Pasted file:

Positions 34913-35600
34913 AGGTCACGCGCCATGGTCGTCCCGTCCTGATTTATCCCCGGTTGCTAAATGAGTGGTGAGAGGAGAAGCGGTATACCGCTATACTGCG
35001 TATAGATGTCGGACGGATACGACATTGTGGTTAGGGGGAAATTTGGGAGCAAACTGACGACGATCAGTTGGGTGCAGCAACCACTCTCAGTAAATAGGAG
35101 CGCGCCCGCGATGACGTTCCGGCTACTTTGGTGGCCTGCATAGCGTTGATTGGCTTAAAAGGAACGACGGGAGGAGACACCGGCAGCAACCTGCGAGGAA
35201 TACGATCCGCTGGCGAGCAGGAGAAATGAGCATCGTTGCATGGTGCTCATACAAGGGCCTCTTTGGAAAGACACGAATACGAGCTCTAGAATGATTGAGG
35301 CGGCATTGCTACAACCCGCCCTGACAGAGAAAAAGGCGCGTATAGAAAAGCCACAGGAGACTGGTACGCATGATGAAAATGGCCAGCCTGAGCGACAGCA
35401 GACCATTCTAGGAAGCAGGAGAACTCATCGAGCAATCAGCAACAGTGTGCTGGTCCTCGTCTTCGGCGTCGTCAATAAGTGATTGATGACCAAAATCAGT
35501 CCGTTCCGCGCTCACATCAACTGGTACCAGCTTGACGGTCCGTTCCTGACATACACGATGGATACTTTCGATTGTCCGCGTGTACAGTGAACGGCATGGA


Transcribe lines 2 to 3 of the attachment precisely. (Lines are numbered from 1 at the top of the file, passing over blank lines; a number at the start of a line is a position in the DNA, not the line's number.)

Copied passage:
34913 AGGTCACGCGCCATGGTCGTCCCGTCCTGATTTATCCCCGGTTGCTAAATGAGTGGTGAGAGGAGAAGCGGTATACCGCTATACTGCG
35001 TATAGATGTCGGACGGATACGACATTGTGGTTAGGGGGAAATTTGGGAGCAAACTGACGACGATCAGTTGGGTGCAGCAACCACTCTCAGTAAATAGGAG